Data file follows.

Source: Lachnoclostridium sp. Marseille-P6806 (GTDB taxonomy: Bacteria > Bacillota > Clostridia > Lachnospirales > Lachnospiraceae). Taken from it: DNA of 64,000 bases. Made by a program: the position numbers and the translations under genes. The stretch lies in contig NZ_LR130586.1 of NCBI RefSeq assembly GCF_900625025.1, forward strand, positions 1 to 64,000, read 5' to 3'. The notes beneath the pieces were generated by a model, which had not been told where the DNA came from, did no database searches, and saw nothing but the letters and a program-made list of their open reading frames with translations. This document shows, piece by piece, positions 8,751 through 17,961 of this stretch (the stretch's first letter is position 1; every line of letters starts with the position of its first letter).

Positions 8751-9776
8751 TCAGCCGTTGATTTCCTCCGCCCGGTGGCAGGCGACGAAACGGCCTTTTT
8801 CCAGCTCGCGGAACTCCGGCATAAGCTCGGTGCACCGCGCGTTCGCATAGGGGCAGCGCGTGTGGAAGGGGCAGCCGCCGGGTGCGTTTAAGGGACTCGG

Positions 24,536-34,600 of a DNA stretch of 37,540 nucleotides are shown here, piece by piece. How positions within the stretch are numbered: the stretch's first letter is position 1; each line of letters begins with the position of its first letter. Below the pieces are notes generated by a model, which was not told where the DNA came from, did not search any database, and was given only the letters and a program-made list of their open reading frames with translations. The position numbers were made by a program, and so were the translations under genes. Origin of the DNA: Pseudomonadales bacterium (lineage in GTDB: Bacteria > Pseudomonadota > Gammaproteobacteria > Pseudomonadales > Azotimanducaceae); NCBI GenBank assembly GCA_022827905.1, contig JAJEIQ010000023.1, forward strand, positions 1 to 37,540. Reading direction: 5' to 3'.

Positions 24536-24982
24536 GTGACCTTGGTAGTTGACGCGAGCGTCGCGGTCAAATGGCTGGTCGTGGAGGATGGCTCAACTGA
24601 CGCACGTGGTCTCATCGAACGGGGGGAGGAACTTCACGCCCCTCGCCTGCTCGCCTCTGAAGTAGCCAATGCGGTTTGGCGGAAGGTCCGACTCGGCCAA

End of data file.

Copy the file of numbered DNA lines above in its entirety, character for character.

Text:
Source: Lachnoclostridium sp. Marseille-P6806 (GTDB taxonomy: Bacteria > Bacillota > Clostridia > Lachnospirales > Lachnospiraceae). Taken from it: DNA of 64,000 bases. Made by a program: the position numbers and the translations under genes. The stretch lies in contig NZ_LR130586.1 of NCBI RefSeq assembly GCF_900625025.1, forward strand, positions 1 to 64,000, read 5' to 3'. The notes beneath the pieces were generated by a model, which had not been told where the DNA came from, did no database searches, and saw nothing but the letters and a program-made list of their open reading frames with translations. This document shows, piece by piece, positions 8,751 through 17,961 of this stretch (the stretch's first letter is position 1; every line of letters starts with the position of its first letter).

Positions 8751-9776
8751 TCAGCCGTTGATTTCCTCCGCCCGGTGGCAGGCGACGAAACGGCCTTTTT
8801 CCAGCTCGCGGAACTCCGGCATAAGCTCGGTGCACCGCGCGTTCGCATAGGGGCAGCGCGTGTGGAAGGGGCAGCCGCCGGGTGCGTTTAAGGGACTCGG

Positions 24,536-34,600 of a DNA stretch of 37,540 nucleotides are shown here, piece by piece. How positions within the stretch are numbered: the stretch's first letter is position 1; each line of letters begins with the position of its first letter. Below the pieces are notes generated by a model, which was not told where the DNA came from, did not search any database, and was given only the letters and a program-made list of their open reading frames with translations. The position numbers were made by a program, and so were the translations under genes. Origin of the DNA: Pseudomonadales bacterium (lineage in GTDB: Bacteria > Pseudomonadota > Gammaproteobacteria > Pseudomonadales > Azotimanducaceae); NCBI GenBank assembly GCA_022827905.1, contig JAJEIQ010000023.1, forward strand, positions 1 to 37,540. Reading direction: 5' to 3'.

Positions 24536-24982
24536 GTGACCTTGGTAGTTGACGCGAGCGTCGCGGTCAAATGGCTGGTCGTGGAGGATGGCTCAACTGA
24601 CGCACGTGGTCTCATCGAACGGGGGGAGGAACTTCACGCCCCTCGCCTGCTCGCCTCTGAAGTAGCCAATGCGGTTTGGCGGAAGGTCCGACTCGGCCAA